The Importance of Blur: Nearsighted, Farsighted, Astigmatism

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(The goal of is to provide science-based clinically relevant resources about humans, for humans. All humans. This series highlighting International Vision and Learning Month (August) is more focused on those humans who are in formal learning programs, most notably, younger humans. If you yourself are a learner, or if you teach them, guide them, care for them or provide therapy for them, then this series will be of interest to you.)

The last post presented a very brief overview of some elements of the eye and how the eye plays into human vision. (See Adler’s Physiology of the Eye, or Principles of Neural Science, or Visual Perception: A Clinical Orientation for more details.) The conclusion was pretty simple: Sometimes the ‘eye-camera’ does not work well and this leads to blur, discomfort, pain, and in some cases blindness. Also, it is not the camera that drives the process, it’s the photographer.

One of the most important elements in vision is the simple clarity of sight, what is sometimes described as visual acuity. Eye charts are used to measure this at different distances. The eye’s focusing muscle, the ciliary body, is called into action whenever there is perception of blur: Focusing light through this mechanism can only go in one direction, that is to bring focus closer to us. Relaxing the mechanism (the ciliary muscle) moves focus away from us to more distant targets. Keep this in mind: It takes effort to move focus in, and we have to relax to move focus away from us again.

The basic focusing configuration of the eyes (nearsighted, farsighted, astigmatism) is so important in learning that study after study has shown the causal link between myopia and good grades and behaviour, for example. Likewise, farsighted kids and those with astigmatism struggle against themselves to try to make sense of their visual worlds. One of the goals of this series is to bring attention to even this one basic fact, if nothing else.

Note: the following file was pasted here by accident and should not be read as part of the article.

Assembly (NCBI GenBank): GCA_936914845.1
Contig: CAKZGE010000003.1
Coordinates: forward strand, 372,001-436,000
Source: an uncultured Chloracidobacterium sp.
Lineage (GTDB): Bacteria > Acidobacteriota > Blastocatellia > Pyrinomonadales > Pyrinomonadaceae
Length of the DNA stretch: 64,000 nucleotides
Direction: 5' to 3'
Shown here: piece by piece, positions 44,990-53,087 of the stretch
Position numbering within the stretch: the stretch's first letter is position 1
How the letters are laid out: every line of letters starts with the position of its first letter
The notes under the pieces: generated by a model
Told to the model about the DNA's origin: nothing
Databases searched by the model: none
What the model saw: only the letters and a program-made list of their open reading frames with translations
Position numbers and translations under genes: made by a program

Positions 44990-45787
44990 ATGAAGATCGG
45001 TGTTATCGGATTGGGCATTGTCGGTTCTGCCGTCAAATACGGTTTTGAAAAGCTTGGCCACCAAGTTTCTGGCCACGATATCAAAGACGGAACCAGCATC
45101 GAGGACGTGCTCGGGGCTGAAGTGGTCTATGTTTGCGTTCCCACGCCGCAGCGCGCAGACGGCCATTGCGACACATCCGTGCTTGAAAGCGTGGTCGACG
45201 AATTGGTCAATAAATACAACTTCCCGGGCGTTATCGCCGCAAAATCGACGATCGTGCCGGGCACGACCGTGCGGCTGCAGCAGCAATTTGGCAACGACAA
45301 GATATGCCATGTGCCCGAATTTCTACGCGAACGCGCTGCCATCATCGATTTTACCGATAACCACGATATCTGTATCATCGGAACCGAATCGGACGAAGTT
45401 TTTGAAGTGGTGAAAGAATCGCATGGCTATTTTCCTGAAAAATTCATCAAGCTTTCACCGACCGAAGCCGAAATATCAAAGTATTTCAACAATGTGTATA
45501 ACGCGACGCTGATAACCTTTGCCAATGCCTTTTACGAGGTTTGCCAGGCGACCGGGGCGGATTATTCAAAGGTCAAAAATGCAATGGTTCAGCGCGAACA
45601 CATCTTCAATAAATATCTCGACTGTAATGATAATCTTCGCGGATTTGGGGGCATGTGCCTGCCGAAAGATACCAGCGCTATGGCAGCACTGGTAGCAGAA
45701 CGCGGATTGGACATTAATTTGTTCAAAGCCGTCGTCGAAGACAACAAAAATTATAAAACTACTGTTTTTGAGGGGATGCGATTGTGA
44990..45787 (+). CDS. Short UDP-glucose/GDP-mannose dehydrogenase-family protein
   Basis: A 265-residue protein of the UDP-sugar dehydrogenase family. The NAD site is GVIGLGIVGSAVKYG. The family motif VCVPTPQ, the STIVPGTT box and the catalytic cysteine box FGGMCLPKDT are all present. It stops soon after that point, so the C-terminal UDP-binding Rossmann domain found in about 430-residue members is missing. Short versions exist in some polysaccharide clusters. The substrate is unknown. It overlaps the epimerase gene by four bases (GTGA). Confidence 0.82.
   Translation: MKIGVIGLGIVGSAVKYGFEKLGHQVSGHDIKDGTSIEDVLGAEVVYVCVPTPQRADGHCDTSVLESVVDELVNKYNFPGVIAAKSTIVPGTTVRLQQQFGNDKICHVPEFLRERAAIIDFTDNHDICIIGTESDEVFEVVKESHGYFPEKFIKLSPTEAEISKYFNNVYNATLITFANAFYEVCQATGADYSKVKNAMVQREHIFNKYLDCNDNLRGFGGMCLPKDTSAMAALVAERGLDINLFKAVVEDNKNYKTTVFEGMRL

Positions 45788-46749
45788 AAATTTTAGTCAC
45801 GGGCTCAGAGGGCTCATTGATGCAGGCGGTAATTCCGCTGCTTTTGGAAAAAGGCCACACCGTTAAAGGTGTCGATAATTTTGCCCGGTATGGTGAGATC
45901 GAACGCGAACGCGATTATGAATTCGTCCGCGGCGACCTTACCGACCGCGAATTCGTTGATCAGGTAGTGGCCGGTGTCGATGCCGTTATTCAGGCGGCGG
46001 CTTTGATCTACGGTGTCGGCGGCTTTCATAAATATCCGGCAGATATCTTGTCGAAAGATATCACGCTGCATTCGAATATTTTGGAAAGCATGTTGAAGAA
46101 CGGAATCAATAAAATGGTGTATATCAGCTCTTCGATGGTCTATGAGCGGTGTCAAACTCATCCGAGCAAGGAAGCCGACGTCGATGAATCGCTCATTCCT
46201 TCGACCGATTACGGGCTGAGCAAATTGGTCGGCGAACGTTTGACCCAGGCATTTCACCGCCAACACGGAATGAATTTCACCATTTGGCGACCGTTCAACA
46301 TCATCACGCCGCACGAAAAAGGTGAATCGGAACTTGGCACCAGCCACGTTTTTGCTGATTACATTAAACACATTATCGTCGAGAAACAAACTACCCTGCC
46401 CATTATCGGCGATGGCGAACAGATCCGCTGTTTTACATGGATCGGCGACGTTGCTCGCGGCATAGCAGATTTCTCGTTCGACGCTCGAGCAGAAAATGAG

In the optical world, that is, the world we look at, light rays coming at us from a distance (say, the horizon) are effectively parallel rays, they are said to be collimated. The front of the eye (anterior segment) must take these parallel rays and focus them on a screen (the retinal receptor cell layer) a mere 17-24mm away. The size of the eyeball, or globe, will determine how much focusing power is needed: Smaller eyes need more focusing power because the ‘screen’ is closer in and focusing power must be applied to bend the light rays even more. If the eye is too big, the light rays will be focused before they hit the receptor cell layer. If the eye is perfectly balanced for focus, it will see the distant horizon clearly with no effort. This condition is called emmetropia, or ‘neutral sightedness’.

Where the eye naturally focuses light while at rest is called the refractive state, sometimes called the refractive error. Any variance from perfect alignment of focus on the retinal cell layer will lead to blur, and blur triggers the focusing mechanism to try to clear the image.

Emmetropia is a state where looking in the distance is relaxed, and no effort is required to see at distance. Focusing effort will be required to see nearer targets clearly. People who are emmetropic generally will not complain about blur issues until they reach their early 40’s when the focusing power of the lens reduces to a point of being noticed. If you are nearsighted, farsighted, or have astigmatism, you will struggle with blur and strain on your focusing muscles, in different ways, and this all depends on what you’re doing. For children, describing this is nearly impossible since, among other reasons, they feel their state of being is normal.

…there are different reasons for blur, these cover only a few. Ongoing blur is usually accompanied with strain, and both will impact on learning and development. The videos that follow explain more.